The "three strikes" law will be repealed and more offenders will serve their sentences in the community under changes proposed by Justice Minister Andrew Little.

Little will take a proposal to repeal the controversial law to Cabinet when it meets in 10 days.

He was at pains to point out that the changes being made were a "modest" package of measures.

"We're not doing wholesale reform until we get a good public debate going," he told reporters this evening.

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Little said the existing option of home detention for sentences of under two years in prison was being used less by judges.

"The proposal that's going before Cabinet is to give a bit of a statutory signal that we want more promotion of that as an alternative to prison."

The changes come at a time when the prison population remains well over 10,000 and is forecast to rise. A mega-prison at Waikeria is already off the table and Corrections was given money in the Budget to build pop-up prisons to contain the burgeoning muster.

The measures also include restoring the former Sentencing Council to provide consistency in sentencing across the country.

"The benefit of a sentencing council is that it doesn't just have judges on it, it has lay members ... so that the guidelines developed for judges reflect community expectations as well," Little said.

Little had confidence that the electronic bail system and greater numbers of police, as flagged by the Government, would ensure effective responses if something went wrong.

"The judges are very careful before they allow electronic bail because it's not just a question about whether you're being monitored, it's about if something does go wrong, the response is very quick."

"Home detention is a suitable sentence for those offenders assessed as no risk to the community, or very little risk to the community and for whom that is an effective punishment and an effective response."

Little denied the Government was going soft on crime.

"We want to have a good public debate ... I think it's time for New Zealanders to reflect on what we've been doing for the last 30 years, ask ourselves 'is this really working' and then look at alternatives."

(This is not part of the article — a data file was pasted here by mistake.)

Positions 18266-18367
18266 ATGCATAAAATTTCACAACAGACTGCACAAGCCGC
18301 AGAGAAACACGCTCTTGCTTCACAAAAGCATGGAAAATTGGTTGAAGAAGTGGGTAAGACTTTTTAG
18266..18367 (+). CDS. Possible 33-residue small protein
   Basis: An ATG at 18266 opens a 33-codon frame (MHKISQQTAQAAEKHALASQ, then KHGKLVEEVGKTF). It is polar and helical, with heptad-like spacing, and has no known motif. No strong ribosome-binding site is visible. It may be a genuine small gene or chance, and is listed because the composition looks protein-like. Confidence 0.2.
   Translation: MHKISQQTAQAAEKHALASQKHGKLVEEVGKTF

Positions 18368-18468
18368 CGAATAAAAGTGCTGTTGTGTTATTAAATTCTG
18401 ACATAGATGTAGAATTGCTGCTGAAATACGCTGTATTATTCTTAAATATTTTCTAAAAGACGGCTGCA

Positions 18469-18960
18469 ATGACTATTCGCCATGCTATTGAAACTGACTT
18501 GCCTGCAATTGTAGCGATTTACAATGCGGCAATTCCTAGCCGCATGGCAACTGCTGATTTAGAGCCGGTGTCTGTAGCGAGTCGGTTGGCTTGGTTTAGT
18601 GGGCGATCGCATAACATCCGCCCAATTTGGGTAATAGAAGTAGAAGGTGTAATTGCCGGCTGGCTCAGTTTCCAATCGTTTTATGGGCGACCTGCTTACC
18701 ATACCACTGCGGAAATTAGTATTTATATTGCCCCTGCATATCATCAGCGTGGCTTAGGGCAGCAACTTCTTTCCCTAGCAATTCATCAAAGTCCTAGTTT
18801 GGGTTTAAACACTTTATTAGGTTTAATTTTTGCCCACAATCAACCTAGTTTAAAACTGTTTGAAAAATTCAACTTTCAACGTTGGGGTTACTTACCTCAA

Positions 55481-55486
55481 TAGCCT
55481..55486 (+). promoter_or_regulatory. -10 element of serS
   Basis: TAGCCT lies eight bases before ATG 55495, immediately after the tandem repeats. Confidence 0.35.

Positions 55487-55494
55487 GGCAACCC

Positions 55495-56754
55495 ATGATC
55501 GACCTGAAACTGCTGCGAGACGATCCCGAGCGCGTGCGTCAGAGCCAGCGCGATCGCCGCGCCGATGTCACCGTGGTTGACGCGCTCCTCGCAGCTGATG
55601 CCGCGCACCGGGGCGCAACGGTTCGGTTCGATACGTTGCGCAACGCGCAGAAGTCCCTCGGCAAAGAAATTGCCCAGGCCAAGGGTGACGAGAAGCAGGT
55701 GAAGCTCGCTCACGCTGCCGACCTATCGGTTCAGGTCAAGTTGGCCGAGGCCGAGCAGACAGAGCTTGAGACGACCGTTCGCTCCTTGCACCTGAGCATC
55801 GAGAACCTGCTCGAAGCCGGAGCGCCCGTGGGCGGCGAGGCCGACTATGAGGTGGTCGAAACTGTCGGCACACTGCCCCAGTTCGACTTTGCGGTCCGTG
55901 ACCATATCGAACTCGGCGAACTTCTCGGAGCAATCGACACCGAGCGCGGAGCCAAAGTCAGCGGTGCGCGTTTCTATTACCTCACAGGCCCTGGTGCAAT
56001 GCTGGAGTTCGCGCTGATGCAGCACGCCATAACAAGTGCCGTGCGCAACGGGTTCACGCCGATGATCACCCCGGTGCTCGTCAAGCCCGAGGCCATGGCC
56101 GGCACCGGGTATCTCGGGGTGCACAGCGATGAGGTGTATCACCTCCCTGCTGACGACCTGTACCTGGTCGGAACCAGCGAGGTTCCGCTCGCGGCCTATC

He called the three strikes law a "gimmick".

"There's not much that three strikes does that can't be done in existing sentencing legislation."

National Party leader Simon Bridges said Little's proposal for those serving sentences of less than two years to get home detention instead of jail understated how serious those offenders could be.

"The thing Andrew Little doesn't seem to understand is that people don't go to jail for theft of a Moro bar. They go there for very serious violence, sexual offending and serious Class A drug dealing. He's effectively saying they will tag and release them and we will oppose that very strongly."

Bridges said relaxing bail laws would be particularly concerning. "If a serious offender is let out on bail the witnesses tend to clam up or in the worst cases go missing. There is no other way to call this than to say it's going soft on crime and communities will be less safe."

He said the "three strikes" law should also stay because it helped allow for longer sentences for the most serious offenders who were at high risk of re-offending.

"There's this picture that the Government is trying to present that it's a draconian law. It's not. It's very reasonable. It only applies to the most serious offences where they are committed repeatedly. In those rare cases where the offender does the crime they should also do the time."

Only three people have been sentenced under "three strikes" and in all three cases the judges opted not to hand down the maximum sentence for the third strike.